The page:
Relationships between vocal characteristics and body size and shape in human males: an evolutionary explanation for a deep male voice

Sarah Evans, Nick Neave, Delia Wakelin

Research output: Contribution to journalArticlepeer-review

134 Citations (Scopus)

Abstract

A deep male voice may play a role in courtship and competitive behaviours in humans by attracting female mates and indicating body size to male competitors. The current correlational study investigated the relationship between vocal measures (fundamental and formant frequencies) and both body size and shape. Vocal samples and physical measures were obtained from 50 heterosexual male volunteers. A significant negative relationship was found between fundamental frequency and measures of body shape and weight. Further, a significant negative relationship was found between formant dispersion (the relationship between successive formant frequencies) and measures of body size as well as body shape. Findings are discussed in relation to the ‘good genes’ model of sexual selection and the size exaggeration theory of laryngeal descent.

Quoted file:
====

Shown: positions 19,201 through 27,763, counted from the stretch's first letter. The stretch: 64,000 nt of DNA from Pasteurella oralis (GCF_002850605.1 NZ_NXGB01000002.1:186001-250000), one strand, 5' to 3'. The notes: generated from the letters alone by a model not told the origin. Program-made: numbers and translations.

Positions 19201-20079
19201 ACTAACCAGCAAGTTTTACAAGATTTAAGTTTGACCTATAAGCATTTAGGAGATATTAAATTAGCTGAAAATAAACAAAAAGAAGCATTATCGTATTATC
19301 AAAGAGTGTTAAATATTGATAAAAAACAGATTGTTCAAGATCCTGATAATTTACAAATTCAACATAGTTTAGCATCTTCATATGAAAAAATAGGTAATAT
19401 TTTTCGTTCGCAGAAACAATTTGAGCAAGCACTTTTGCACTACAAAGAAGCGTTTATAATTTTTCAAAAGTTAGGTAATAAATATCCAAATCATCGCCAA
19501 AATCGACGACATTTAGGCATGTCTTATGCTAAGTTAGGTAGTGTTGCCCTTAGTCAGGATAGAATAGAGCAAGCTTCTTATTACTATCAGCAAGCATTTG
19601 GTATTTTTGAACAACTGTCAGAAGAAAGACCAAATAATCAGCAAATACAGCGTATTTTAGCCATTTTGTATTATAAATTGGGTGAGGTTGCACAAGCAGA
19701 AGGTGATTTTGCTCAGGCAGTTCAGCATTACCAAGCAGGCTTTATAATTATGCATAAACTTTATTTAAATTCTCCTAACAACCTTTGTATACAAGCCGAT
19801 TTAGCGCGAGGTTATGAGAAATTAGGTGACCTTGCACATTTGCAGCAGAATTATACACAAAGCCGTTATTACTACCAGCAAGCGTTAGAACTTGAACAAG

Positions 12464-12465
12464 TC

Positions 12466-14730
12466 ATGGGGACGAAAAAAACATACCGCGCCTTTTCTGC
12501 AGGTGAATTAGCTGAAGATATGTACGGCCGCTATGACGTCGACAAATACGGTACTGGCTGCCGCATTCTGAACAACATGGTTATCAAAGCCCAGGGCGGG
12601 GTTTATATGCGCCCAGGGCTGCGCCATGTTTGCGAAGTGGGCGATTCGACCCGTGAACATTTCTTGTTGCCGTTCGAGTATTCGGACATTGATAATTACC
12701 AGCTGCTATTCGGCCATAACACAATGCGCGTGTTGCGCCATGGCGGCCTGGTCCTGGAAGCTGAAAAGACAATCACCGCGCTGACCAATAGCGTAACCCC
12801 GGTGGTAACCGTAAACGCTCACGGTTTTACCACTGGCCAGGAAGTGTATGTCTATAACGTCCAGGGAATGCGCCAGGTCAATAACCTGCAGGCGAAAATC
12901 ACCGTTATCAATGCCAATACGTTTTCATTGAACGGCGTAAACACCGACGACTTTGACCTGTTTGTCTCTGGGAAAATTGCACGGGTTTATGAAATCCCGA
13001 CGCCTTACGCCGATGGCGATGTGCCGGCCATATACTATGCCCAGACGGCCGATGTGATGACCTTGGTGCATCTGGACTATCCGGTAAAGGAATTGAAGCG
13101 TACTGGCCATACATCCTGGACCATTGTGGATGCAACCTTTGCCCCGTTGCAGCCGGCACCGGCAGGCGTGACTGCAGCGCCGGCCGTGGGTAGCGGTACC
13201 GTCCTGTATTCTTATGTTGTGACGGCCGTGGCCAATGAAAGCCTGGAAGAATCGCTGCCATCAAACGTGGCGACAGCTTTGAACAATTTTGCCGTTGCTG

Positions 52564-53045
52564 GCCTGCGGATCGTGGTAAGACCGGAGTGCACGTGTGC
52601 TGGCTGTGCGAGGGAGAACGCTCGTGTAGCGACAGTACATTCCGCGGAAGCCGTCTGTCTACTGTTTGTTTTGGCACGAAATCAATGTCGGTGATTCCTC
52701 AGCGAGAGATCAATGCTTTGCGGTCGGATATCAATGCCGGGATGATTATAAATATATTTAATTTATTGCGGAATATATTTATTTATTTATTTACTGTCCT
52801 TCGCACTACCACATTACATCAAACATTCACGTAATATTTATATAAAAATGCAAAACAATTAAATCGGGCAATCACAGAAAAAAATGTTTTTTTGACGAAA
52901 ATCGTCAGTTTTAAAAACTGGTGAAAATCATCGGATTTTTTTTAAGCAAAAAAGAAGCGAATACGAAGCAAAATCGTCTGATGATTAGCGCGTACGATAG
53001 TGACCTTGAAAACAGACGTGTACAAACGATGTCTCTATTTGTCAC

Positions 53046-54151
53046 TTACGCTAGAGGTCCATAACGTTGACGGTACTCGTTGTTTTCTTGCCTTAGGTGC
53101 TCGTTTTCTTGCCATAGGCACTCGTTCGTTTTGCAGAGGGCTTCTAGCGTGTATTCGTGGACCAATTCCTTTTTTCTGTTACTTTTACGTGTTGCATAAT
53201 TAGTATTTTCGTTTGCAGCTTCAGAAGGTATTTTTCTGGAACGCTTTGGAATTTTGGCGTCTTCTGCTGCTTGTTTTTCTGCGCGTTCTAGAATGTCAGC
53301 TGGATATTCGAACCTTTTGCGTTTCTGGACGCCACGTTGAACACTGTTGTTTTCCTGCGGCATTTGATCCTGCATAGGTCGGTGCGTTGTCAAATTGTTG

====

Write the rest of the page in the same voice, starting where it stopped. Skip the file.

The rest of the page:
Original languageEnglish
Pages (from-to)160-163
JournalBiological Psychology
Volume72
Issue number2
DOIs
Publication statusPublished - May 2006

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